Farleyer Estates v Secretary of State for Scotland: IHCS 1992

An Enforcement Notice alleged unauthorised use of land as a timber storage and transfer area. The land so used was 1500 metres from forestry plantations. The appellant argued that it was concerned with ‘the use of land for the purposes of forestry’ and that therefore development was not involved. This was rejected by the reporter on the grounds that the land against which the Enforcement Notice was directed was so physically divorced from the forest that he could not regard it as ‘an operation or use ancillary to forestry and I consider it rather to be a use of industrial character’.
Held: ‘The cultivating of forests and the management of growing timber would include the felling of trees and the extraction of the timber from plantations. There would be little point in cultivating or managing forests unless the fruits of the operation in the sense of the felled timber were to be taken away from the plantation for commercial purposes. Accordingly, we are satisfied that the extraction of timber is included in the general term forestry. . . . In the light of the findings which the reporter has made in the present case, it is plain that, if timber were to be extracted from these plantations, there was no alternative to the movement of timber on the road through the village and that the use of the subjects described in the Enforcement Notice for stock piling timber extracted from the forest and transferring it onto the lorries was functionally essential to the running of these plantations commercially. That being so, we are satisfied that at the material time the subjects referred to in the Enforcement Notice were being used for the purposes of forestry. …….. In our opinion it does not matter that the subject s referred to in the Enforcement Notice were situated some 1500 metres from the plantations; what is important is not the fact that the subjects were physically divorced from the plantation but the use to which the subjects were being put.’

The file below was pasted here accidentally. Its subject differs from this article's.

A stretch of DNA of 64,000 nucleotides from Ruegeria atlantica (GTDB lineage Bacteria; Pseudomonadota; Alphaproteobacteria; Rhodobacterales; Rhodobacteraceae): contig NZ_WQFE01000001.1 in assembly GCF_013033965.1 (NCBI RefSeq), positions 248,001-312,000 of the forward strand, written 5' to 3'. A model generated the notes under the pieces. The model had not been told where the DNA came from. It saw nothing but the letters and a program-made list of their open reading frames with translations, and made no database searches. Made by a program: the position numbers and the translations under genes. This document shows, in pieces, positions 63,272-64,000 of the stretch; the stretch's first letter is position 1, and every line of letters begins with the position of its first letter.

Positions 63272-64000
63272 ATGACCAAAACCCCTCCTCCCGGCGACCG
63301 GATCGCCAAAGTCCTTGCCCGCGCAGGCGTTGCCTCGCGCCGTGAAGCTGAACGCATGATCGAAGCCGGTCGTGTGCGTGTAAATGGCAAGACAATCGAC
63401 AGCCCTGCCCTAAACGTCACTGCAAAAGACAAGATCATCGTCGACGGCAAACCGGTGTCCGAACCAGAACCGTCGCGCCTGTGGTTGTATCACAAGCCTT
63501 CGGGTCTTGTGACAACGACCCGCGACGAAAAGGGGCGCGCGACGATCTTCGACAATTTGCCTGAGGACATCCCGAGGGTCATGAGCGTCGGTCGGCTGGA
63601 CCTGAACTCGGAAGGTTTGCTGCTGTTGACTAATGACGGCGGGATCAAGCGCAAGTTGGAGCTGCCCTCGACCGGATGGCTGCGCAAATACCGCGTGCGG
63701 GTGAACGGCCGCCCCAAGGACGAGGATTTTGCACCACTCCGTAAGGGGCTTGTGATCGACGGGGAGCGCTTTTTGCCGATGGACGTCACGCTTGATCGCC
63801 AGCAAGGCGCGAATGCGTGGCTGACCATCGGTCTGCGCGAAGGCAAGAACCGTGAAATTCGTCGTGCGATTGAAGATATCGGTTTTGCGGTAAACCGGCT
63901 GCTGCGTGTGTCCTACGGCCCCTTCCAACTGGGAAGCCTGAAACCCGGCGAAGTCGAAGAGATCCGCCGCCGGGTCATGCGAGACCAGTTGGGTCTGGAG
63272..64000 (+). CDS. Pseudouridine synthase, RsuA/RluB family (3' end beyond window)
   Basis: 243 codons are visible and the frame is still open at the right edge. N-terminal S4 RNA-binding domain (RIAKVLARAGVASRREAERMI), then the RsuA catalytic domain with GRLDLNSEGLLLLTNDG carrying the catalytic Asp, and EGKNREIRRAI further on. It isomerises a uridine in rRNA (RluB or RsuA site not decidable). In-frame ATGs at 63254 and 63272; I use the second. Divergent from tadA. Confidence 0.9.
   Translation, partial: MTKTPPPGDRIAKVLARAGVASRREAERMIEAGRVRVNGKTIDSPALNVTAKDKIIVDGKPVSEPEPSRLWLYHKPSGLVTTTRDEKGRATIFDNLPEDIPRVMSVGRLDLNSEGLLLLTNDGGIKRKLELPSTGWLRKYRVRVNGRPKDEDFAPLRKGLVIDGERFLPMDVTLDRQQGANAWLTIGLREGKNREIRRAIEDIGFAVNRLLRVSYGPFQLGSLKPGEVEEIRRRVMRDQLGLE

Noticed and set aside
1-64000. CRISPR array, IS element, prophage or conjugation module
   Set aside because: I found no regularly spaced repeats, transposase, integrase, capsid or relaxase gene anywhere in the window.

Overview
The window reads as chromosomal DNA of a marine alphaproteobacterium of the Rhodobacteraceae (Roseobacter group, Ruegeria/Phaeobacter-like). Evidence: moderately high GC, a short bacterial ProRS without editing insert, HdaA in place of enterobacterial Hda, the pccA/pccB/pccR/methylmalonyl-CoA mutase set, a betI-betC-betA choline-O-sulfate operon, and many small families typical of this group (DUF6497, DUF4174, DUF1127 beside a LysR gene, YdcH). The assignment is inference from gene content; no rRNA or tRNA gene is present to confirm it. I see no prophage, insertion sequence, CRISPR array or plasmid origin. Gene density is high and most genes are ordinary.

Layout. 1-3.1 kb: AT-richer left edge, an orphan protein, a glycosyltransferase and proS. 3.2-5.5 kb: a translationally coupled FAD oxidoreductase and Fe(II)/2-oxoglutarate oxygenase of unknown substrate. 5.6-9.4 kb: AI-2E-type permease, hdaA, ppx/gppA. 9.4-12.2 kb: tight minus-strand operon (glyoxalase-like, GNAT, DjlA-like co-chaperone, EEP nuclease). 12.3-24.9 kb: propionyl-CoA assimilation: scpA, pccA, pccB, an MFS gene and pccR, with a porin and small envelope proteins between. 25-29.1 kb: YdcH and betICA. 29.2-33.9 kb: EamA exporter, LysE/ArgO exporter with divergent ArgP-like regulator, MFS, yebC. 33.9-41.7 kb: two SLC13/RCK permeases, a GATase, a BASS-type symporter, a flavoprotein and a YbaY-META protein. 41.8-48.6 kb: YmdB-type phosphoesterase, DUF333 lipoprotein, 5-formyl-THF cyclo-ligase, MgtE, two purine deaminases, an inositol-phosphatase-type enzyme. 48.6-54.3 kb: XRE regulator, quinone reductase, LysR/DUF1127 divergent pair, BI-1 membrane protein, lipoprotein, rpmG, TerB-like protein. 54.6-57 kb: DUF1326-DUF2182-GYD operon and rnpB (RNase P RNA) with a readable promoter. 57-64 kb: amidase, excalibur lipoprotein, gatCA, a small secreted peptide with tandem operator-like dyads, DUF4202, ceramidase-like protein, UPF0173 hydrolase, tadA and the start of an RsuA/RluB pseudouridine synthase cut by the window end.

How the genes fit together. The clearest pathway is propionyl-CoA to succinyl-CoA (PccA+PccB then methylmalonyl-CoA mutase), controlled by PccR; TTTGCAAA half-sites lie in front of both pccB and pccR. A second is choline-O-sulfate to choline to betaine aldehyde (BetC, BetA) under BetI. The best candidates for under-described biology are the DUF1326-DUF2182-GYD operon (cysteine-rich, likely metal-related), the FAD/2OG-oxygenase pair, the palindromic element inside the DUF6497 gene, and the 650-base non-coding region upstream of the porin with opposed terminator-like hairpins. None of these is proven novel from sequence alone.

[1992] 2PLR 123


Town and Country Planning (Scotland) Act 1972

Cited by:

CitedMillington v Secretary of State for Environment Transport and Regions v Shrewsbury and Atcham Borough Council CA 25-Jun-1999
The fact that a new product was made on agricultural land from produce grown elsewhere on the land did not make that production process non-agricultural. The making of wine is capable of being agricultural use, and being thus free from planning . .
Lists of cited by and citing cases may be incomplete.

Planning, Scotland

Updated: 30 April 2022; Ref: scu.229044